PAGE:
Harris (Ness to Scalpay) – Section 5a | Day 5



The proposed route from the Butt of Lewis to Scalpay, a total distance of some 68.5 nautical miles, was discussed at length with all the other clubs. A total of six Lewis skiffs were anticipated to be involved at various stages throughout, with the baton being passed to a different skiff for each leg; Fir Chlis and Eala Bhàn (West Side Rowers); Florence (RowFlo), Yackydoola (An Eathar); Blue Moon (Staran) and Madadh Ruadh (Stornoway).



  • The first leg from Ness at the north end of Lewis to Tolsta beach, a distance of 9.5’ was expected to take approximately 3 hours. An average speed of 3.5 knots was used throughout the route.
  • The second leg to Portnaguran at the NE corner of the Point peninsula is 6.7’.
  • The third leg to to Bayble on the south side of Point is 6.7’
  • The fourth leg to Stornoway is 8.2’
  • The fifth leg to Crossbost in Loch Leurbost is 7.3’
  • The sixth leg to Graver in South Lochs is 8.0’
  • The seventh leg to Lemerway in South Lochs is 7.1’
  • The eighth leg, by far the longest, to Scalpay is 15’ and expected to take 5 hours.

The arrival at Scalpay would have coincided with the Harris Regatta, at the Harris Festival of the Sea, Feis an Mara na Hearadh, on 1 August. We are determined that this event will take place, possibly next year!

Introducing West Side Rowers

Due to the increasing interest in leisure rowing in the Hebrides, Urras Coimhearsnachd Bhràdhagair agus Àrnoil [Bragar & Arnol Community Trust] decided to build their own skiff as part of their community engagement programme. Of course, rowing has been very much a part of local tradition going back generations. The club Ràmhaich Taobh Siar [West Side Rowers] was created to run the newly built skiff.

Our first skiff was completed in nine months and was launched in July 2017. The success in attracting rowers locally was more than expected, quickly spreading island-wide, with visitors to the island joining for a row on many occasions. We frequently row in company with other Island skiffs.

Most of our members were new to rowing, this resulted in many catching the proverbial crab, and numerous thole/pin repairs! Great fun! In common with other clubs nationwide we have a higher percentage of female rowers, indeed the ladies outnumber the menfolk by 2:1. Our regular rowers’ ages range from late teens to seventy plus.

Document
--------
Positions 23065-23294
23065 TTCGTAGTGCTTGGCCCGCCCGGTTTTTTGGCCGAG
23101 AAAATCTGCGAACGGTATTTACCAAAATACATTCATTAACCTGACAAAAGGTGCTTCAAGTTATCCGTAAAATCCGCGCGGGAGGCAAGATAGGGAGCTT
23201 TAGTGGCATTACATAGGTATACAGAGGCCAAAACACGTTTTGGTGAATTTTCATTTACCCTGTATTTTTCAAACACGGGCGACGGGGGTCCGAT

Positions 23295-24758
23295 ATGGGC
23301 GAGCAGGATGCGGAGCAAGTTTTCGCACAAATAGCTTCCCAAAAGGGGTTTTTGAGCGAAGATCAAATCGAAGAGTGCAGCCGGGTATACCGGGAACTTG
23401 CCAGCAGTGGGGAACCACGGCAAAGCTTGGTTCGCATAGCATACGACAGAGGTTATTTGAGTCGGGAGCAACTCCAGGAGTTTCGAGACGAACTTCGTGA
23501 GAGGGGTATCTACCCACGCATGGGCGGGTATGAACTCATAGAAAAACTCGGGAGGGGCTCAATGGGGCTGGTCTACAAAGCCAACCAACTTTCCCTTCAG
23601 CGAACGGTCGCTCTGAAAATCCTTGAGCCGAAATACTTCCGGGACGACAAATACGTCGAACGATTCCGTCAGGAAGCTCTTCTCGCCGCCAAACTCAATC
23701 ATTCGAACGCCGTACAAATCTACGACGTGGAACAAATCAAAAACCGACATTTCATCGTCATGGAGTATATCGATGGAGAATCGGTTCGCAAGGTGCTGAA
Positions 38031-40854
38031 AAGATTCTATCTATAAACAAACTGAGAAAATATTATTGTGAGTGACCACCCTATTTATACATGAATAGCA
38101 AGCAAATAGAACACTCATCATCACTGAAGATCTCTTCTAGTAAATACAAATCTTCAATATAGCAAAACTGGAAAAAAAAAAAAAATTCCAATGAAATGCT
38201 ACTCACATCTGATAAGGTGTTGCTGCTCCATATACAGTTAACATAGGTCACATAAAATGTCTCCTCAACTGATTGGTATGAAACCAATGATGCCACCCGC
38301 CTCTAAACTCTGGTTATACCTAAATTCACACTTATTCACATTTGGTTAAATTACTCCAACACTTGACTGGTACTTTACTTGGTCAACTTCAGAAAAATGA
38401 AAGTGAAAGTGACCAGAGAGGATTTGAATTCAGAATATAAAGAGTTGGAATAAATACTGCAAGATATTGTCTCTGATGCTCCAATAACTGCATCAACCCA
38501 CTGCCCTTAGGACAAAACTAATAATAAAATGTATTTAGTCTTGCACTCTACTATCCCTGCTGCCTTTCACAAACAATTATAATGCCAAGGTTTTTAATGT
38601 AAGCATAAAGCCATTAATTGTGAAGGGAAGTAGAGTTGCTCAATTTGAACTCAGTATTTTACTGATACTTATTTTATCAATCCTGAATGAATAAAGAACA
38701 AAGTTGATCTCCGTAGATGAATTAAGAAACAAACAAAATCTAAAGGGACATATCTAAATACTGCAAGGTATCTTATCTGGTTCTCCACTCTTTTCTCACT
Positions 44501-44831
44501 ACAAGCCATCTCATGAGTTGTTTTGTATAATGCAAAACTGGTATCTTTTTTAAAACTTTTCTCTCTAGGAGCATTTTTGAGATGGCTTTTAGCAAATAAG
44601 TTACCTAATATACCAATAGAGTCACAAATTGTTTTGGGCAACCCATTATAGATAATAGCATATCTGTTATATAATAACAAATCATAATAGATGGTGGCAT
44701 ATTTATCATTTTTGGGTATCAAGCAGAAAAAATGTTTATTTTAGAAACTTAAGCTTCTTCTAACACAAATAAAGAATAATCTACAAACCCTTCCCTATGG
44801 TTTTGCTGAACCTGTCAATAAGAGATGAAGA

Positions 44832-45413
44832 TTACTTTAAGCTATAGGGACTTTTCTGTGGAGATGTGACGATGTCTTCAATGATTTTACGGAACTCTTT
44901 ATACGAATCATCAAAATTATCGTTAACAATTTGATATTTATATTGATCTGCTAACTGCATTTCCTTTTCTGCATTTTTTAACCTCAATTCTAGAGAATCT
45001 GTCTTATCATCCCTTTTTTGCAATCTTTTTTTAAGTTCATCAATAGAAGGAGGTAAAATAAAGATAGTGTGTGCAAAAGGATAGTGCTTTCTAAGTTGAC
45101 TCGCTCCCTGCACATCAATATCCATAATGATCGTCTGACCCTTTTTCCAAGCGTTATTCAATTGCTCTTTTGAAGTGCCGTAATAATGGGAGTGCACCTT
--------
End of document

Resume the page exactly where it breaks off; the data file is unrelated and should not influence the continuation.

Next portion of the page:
We are also fortunate to have many launching/recovery sites throughout the island, a quick look at the forecast will decide where to launch from. Some of those launching sites go back generations. And of course we are blessed with having amazing beaches around our island for stopping off to stretch tired limbs.

Since launching the first skiff the club has achieved an average of two rows a week throughout the year, no mean feat considering the unpredictable Hebridean weather.

The club acquired a second skiff, tanked, and financed with Young Leader funds to encourage younger rowers to get involved. This venture to date has not been as successful.

In keeping with our culture we have given both skiffs Gaelic names: Fir Chlis [Aurora Borealis or Merry Dancer] and Eala Bhàn [White Swan]. Fir Chlis was picked out of a hat of some dozen suggestions. The boat’s livery is navy hull with cream internal.

The name for our second skiff, Eala Bhàn, was the brain wave of our community officer. Eala Bhàn is a famous Gaelic song written by an Islander serving in the WW1, very appropriate as the skiff Eala Bhàn was launched in late December 2018, just in time for the centenary of the Iolaire disaster. The boat is painted white.

Both skiffs have distinctive sheer strakes, alternative light and dark checkers. This is a nod to the traditional Hebridean Sgothan or fishing vessels.

We were looking forward to participating, with other Lewis skiffs, in SCRA’s RowAround Scotland. Unfortunately other issues took precedence!